Finance

Michael P. Regan is a Bloomberg Gadfly columnist covering equities and financial services. He has covered stocks for Bloomberg News as a columnist and editor since 2007. He previously worked for the Associated Press.

Brooke Sutherland is a Bloomberg Gadfly columnist covering deals. She previously wrote an M&A column for Bloomberg News.

Peter Hancock's plan to transform American International Group into a "leaner, more profitable and focused insurer" looks like a Hail Mary effort to buy some time from Carl Icahn, the activist shareholder who has been pounding the table to break up the company.  

It might not work with Icahn, who sounds hell bent on breaking up the company and removing management. The question, however, is whether it could soothe enough of the company's other shareholders to keep Icahn from organizing a coup.

The biggest palliative on offer may be the plan to return $25 billion in capital to shareholders through dividends and share buybacks over the next two years. That is a monster program, worth more than a third of the company's market value as of Monday.

The insurer also plans to reduce operating expenses by $1.6 billion, or 14 percent of 2015's levels, within two years. It will divest its AIG Advisor Group and sell up to 19.9 percent of mortgage insurer United Guaranty Corp. as a first step toward full separation. AIG also plans to reorganize into nine modular business units, which it could potentially sell in the future.

Tip of the Iceberg
AIG's mortgage guaranty business is just a small part of the overall company.
Source: Bloomberg

The market seems to like, but not necessarily love, the plan. AIG shares rose about 2 percent in early trading, a remarkably small gain for such a remarkably large capital-return plan.

AIG's Share Pop Fizzles
The insurer's stock got a boost when Carl Icahn started agitating for change at the end of October, but the gains evaporated.
Source: Bloomberg

It's doubtful that the plan will placate Icahn because it doesn't fulfill his vision for the company to shrink enough so that it's no longer a systemically important financial institution, an issue that Hancock says is a "distraction" that isn't preventing the company from returning capital to shareholders.

Icahn's tone has become only more combative, and last week he accused management of either deliberately misleading the public or being "negligently uninformed" regarding obstacles to shrinking the company, including the value of deferred tax assets. If Hancock’s strategy update is limited to small-scale asset sales and cost-cutting, he wrote last week, “then the little credibility management now has will be lost.”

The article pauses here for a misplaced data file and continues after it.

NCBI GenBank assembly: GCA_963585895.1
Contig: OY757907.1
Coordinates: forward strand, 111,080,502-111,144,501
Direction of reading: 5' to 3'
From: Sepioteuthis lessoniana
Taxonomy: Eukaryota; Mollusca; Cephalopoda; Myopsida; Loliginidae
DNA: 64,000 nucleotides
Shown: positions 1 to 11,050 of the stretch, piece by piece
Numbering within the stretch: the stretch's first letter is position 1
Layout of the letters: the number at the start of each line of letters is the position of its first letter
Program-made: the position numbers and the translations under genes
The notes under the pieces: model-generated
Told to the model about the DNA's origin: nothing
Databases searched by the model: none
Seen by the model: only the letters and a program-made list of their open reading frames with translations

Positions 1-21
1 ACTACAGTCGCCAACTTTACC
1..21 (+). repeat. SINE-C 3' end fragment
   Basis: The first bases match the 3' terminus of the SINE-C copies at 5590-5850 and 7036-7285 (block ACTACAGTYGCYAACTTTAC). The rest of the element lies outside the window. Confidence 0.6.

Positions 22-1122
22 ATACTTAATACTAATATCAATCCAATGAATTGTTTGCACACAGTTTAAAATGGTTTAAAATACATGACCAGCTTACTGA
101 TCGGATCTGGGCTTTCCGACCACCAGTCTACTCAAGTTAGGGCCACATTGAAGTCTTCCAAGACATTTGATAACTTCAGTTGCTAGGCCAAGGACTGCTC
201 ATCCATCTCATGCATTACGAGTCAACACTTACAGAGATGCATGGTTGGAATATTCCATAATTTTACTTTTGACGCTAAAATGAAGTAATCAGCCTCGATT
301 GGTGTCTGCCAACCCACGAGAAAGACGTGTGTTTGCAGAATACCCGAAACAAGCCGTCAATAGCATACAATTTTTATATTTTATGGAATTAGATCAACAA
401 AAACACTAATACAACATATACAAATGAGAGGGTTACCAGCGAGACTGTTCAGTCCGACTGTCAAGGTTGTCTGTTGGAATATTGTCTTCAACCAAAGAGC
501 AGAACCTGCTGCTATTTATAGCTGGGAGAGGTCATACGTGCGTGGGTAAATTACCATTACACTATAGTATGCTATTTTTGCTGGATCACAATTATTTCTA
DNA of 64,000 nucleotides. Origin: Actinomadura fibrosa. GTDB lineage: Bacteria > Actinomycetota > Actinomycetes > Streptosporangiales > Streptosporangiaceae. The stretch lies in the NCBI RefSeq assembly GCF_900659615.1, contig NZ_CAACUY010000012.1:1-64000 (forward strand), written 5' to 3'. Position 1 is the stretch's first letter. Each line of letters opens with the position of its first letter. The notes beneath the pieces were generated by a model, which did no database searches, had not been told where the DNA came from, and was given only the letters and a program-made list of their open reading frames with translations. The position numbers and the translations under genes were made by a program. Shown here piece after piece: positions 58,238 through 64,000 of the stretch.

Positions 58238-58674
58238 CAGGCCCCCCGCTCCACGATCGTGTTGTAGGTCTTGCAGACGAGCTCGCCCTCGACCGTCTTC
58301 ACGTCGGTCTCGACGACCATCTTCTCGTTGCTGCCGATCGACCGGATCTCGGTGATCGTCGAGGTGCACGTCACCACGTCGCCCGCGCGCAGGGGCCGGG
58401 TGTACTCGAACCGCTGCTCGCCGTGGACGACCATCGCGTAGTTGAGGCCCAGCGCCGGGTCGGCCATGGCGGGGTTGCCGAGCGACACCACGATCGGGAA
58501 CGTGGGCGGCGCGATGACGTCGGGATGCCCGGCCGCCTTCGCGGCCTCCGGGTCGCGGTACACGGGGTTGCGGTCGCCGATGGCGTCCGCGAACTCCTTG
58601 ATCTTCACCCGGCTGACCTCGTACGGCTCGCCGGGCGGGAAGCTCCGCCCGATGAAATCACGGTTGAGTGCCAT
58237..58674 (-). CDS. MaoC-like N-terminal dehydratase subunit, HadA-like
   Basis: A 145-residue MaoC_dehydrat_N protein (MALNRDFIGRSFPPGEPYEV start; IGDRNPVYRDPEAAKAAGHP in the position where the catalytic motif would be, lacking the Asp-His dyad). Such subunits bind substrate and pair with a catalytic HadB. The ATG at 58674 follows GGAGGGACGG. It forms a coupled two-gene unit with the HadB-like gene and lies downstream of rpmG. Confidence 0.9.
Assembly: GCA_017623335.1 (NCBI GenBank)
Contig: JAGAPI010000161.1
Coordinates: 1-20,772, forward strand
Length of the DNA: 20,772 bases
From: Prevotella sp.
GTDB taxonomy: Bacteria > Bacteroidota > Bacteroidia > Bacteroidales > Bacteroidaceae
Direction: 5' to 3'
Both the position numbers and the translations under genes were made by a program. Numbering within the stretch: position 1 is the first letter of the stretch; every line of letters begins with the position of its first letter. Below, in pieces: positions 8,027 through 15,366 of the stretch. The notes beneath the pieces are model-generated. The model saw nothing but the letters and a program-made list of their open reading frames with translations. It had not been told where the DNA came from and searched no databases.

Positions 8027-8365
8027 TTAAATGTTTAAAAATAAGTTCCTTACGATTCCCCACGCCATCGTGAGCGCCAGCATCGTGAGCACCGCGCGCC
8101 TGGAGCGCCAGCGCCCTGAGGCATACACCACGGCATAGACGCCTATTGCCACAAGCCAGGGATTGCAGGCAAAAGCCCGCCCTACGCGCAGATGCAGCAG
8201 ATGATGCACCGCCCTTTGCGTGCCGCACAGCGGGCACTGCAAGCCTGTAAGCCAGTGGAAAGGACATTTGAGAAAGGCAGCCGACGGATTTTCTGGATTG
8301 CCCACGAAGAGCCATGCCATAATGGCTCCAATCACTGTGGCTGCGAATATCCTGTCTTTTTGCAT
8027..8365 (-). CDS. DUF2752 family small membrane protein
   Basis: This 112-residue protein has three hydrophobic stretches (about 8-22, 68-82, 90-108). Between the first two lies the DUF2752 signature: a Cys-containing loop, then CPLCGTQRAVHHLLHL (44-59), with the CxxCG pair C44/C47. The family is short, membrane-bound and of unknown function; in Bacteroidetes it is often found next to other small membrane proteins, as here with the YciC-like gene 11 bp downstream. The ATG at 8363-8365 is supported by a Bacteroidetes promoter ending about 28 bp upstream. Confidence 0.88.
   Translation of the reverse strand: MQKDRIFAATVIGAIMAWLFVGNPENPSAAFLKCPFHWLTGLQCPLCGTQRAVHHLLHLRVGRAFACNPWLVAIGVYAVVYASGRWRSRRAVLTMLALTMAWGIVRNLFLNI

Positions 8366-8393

AIG also set another target to achieve a return of equity in the operating portfolio of 10.3 percent to 10.7 percent in 2017 and consolidated ROE of about 9 percent. These aren't likely to impress Icahn, who has mocked the insurer's goals in the past: “Amazingly, you have turned the quest for a 10 percent ROE into a half-decade journey,” he wrote in October.

The potential to sell off other business units may be too vague to satisfy Icahn's demands that AIG shrink enough to get out from under the higher capital levels required of systemically important financial institutions.

Additionally, undertaking an initial public offering of the mortgage insurance business is somewhat troublesome these days, given that the volatility in the stock market has put January on track to be the slowest month for IPOs since December 2008. And while the broader market hasn't exactly been a picnic in 2016, shares of mortgage insurers have been hit even harder. MGIC Investment and Radian Group -- the closest pure play peers to AIG's United Guaranty -- have each slumped about 30 percent so far this year.

Piper Jaffray's John Nadel was so turned off by what he saw in the mortgage insurance industry that he dropped his valuation for AIG's United Guaranty to no more than $3 billion to $3.5 billion, compared with an earlier estimate of $3.5 billion to $4.8 billion. Typically, when you are trying to fend off an activist, you want to maximize value for shareholders, not reduce it.

The ball is now in Icahn's court, and it's a safe bet that he'll wind up for an aggressive return shot. Since the plan doesn't seem to be elevating the stock enough to catch the attention of other shareholders, it's likely he'll have plenty of company on his side of the court.    

This column does not necessarily reflect the opinion of Bloomberg LP and its owners.

To contact the authors of this story:
Michael P. Regan in New York at mregan12@bloomberg.net
Brooke Sutherland in New York at bsutherland7@bloomberg.net

To contact the editor responsible for this story:
Daniel Niemi at dniemi1@bloomberg.net